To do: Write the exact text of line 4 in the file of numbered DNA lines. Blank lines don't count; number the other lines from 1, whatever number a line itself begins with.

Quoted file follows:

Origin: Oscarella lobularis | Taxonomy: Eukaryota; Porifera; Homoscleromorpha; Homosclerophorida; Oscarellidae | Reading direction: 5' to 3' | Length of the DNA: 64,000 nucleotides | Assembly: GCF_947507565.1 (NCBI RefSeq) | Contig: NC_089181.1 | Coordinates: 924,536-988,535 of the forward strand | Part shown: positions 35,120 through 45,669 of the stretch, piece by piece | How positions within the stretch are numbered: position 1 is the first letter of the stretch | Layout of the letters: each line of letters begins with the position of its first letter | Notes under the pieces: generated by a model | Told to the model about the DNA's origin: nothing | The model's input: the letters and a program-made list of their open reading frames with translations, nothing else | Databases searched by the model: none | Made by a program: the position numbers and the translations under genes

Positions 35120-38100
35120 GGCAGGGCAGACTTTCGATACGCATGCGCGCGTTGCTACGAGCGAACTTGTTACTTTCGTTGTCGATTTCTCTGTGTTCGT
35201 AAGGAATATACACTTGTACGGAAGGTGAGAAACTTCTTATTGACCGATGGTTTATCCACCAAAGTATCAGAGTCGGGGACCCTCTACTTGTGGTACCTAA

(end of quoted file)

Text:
35201 AAGGAATATACACTTGTACGGAAGGTGAGAAACTTCTTATTGACCGATGGTTTATCCACCAAAGTATCAGAGTCGGGGACCCTCTACTTGTGGTACCTAA